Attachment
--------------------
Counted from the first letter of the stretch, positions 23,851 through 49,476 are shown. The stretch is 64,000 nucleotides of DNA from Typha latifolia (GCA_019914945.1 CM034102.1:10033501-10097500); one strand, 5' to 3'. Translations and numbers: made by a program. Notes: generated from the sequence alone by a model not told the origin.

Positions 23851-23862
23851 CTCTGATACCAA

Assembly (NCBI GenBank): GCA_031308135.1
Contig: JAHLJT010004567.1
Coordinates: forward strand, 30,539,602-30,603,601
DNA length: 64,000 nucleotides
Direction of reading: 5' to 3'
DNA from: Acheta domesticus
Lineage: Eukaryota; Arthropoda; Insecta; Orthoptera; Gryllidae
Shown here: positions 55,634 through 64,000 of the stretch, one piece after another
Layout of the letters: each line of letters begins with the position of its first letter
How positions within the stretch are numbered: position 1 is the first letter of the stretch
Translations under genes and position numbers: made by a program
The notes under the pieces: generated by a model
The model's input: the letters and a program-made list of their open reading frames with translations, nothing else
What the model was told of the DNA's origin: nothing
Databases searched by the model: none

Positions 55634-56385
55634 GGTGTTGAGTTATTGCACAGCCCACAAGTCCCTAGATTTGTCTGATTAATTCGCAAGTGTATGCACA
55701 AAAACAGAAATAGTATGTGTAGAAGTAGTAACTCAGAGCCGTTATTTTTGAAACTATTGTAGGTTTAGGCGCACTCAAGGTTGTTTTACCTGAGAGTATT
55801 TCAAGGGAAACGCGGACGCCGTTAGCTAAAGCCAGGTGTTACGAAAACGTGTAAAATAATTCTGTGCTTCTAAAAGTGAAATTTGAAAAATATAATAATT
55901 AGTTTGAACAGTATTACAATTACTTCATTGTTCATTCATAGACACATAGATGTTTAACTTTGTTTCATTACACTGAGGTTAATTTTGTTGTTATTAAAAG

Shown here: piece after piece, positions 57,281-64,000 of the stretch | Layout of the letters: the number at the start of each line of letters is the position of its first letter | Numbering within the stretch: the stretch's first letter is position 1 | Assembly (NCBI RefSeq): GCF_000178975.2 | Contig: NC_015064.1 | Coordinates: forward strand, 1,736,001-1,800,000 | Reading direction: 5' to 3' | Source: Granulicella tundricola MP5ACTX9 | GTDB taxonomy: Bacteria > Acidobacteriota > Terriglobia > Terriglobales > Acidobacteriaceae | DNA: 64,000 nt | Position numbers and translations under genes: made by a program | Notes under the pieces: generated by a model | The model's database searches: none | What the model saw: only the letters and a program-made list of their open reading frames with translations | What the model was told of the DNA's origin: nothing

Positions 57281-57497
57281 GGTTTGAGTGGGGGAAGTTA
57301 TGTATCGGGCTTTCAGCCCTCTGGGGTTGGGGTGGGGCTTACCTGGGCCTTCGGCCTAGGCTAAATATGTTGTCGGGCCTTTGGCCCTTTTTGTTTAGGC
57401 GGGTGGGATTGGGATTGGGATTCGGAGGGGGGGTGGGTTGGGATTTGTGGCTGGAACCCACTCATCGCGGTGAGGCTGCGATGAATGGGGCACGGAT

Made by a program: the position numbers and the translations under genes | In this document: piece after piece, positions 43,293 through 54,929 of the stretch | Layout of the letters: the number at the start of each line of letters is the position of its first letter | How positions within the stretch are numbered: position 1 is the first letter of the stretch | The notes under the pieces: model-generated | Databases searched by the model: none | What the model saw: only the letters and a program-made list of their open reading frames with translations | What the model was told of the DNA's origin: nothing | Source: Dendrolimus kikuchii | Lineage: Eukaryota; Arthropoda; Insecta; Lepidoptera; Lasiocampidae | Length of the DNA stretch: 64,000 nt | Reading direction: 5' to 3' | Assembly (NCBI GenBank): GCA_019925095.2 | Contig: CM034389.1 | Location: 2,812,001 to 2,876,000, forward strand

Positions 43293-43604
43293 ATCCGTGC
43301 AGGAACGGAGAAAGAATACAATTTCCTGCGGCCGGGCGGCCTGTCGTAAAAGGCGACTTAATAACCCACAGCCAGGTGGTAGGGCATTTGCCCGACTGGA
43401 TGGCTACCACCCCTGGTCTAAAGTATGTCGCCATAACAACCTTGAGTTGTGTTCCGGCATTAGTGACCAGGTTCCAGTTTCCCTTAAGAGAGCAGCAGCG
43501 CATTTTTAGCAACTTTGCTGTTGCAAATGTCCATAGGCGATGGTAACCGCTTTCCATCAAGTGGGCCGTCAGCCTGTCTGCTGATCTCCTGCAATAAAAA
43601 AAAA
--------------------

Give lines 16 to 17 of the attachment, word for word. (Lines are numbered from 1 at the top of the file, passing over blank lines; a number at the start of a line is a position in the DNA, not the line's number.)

The model's input: the letters and a program-made list of their open reading frames with translations, nothing else
What the model was told of the DNA's origin: nothing